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A White Soundtrack in a Black Neighborhood

How a change in the playlist can attract a different clientele

Illustration by Vance Lump

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I was drinking my day away at Harlem brunch spot the Grange — ask for a passionfruit Bellini and thank me later — when I looked around and wondered if I had been teleported to Williamsburg. The crowd here in Upper Manhattan had always been diverse, but that day it seemed noticeably whiter.

I just wanted to get some hot sauce and eat the Grange’s bomb-ass sweet potato and kale hash with duck in peace — not ponder the racial politics of new Harlem, that of gentrified brunchers versus old Harlem, the historic mecca of blackness. But there we were, me and two friends, looking like three lonely blacks at a Journey concert.

Which, it turned out, was basically what was happening: One of my friends pointed out that the afternoon’s brunch music was noticeably… whiter… than it was on our prior visits there. The Grange, to my memory, used to play popular music (that is, what’s popular — not pop), but the new soundtrack, an ambiguous light techno mix, would have been perfect for the backdrop of a gallery opening. There’s nothing inherently wrong with the genre. But if you own a restaurant in a black neighborhood, and you’re purposely playing that music, you're sending a clear message as to who this restaurant is for. Other Harlem restaurants, like the Row, may not play contemporary tunes by black artists, but they at least play jazz, which fits within a grand tradition.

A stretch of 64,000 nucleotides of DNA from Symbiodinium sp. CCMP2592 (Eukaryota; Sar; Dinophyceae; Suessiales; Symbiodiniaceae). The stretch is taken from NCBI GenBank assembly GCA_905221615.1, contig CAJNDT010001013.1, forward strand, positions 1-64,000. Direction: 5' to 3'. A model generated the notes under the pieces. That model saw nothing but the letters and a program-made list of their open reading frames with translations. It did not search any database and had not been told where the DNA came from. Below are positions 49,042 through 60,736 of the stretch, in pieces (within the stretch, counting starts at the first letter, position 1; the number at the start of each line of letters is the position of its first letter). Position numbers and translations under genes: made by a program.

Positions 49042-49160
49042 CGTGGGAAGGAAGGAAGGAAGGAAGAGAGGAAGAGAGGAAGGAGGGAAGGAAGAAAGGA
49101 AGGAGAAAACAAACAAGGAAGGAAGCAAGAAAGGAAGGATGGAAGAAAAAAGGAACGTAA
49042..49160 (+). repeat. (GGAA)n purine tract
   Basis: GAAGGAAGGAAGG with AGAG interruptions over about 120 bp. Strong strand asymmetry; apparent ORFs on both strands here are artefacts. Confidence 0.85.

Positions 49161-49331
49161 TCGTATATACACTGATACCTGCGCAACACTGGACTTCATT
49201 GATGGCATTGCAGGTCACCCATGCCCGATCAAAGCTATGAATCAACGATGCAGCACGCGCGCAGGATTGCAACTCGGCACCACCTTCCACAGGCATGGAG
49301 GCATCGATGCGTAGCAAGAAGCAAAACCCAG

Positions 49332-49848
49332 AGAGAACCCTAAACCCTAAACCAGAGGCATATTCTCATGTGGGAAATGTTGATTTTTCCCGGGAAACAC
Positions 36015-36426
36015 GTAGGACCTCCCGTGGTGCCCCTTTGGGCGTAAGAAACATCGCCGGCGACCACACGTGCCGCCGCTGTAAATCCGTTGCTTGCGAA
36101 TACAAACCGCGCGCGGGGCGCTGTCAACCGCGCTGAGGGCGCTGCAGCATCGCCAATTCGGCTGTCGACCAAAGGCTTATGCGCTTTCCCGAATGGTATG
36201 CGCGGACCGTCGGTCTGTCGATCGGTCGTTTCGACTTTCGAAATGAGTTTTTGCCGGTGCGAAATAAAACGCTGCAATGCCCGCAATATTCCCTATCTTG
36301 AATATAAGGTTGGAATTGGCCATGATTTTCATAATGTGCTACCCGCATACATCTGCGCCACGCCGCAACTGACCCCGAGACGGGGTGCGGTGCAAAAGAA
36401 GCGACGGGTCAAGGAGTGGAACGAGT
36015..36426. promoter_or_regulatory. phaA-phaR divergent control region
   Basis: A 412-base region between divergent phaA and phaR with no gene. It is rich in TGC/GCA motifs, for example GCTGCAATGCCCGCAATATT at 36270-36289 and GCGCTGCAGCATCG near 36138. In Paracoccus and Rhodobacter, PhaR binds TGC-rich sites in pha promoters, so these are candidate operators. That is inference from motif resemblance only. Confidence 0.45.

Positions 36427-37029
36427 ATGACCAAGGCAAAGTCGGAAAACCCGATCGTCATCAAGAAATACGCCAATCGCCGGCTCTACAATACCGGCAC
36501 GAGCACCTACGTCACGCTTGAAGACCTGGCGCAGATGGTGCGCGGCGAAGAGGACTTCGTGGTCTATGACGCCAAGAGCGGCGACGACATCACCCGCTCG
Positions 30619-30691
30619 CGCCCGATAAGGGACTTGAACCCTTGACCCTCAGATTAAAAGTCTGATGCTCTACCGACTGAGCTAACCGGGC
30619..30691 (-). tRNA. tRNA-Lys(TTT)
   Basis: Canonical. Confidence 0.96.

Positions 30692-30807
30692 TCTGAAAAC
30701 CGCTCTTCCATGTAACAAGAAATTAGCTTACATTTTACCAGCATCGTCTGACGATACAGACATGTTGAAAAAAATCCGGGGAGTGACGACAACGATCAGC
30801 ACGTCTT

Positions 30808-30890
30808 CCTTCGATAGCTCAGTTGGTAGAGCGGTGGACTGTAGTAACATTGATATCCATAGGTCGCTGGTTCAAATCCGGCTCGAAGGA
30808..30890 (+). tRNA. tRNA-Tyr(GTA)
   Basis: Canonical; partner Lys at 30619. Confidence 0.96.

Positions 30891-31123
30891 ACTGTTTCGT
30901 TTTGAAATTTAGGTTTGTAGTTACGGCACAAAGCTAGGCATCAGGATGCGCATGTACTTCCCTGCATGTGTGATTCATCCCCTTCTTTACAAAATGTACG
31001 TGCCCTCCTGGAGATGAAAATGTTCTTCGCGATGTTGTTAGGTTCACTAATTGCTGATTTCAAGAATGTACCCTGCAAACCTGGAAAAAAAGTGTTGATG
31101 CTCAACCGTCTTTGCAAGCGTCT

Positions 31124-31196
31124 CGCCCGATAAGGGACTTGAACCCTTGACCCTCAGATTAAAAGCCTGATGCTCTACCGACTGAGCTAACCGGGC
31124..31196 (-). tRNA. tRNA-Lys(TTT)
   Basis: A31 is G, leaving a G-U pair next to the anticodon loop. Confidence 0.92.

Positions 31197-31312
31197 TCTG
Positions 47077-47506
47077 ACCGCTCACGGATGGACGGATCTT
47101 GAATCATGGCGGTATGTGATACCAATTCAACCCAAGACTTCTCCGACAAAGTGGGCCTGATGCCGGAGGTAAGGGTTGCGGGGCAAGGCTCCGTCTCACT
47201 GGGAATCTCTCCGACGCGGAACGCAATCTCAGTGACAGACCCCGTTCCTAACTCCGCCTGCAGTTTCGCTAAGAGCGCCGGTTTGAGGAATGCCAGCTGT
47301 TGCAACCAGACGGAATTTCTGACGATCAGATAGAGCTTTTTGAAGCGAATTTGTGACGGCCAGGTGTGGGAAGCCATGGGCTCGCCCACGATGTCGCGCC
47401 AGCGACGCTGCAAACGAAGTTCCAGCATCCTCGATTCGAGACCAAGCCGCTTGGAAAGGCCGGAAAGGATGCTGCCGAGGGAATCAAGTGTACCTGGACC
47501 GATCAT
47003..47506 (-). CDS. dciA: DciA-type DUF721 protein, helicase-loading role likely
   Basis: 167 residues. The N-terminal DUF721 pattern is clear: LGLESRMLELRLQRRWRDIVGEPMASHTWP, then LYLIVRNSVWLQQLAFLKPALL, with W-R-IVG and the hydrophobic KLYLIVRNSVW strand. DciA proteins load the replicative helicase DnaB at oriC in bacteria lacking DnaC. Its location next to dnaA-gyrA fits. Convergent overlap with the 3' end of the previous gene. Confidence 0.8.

The music that a restaurant plays doesn’t change its location or its cuisine, of course, but it does set a tone and a vibe. Everyone walking through its doors wants to feel comfortable, to have a good time, and to feel welcomed. In a traditionally black neighborhood, when the restaurateurs start steering their establishments away from blackness, even if only sonically, it’s as though they’re telling neighborhood locals to take a hike.

Dining in a Harlem restaurant among a predominantly white crowd once felt like an anomaly, but it has become increasingly common. I don’t have a problem eating around hordes of white people — there’s more than enough hash to go around — but I’ve begun to feel uneasy, because some of these restaurants don’t seem invested in being part of the community they’ve moved into. There’s a difference between joining the party and storming in.

The black population in Harlem has been declining for decades. Longtime residents have watched the demographics shift across a generation, but recent headlines reflect a sense of final tipping point. In the past year alone, the New York Times flipped from headlines like the doom-and-gloom “The End of Black Harlem” to the uncomfortably laudatory “Harlem’s French Renaissance.”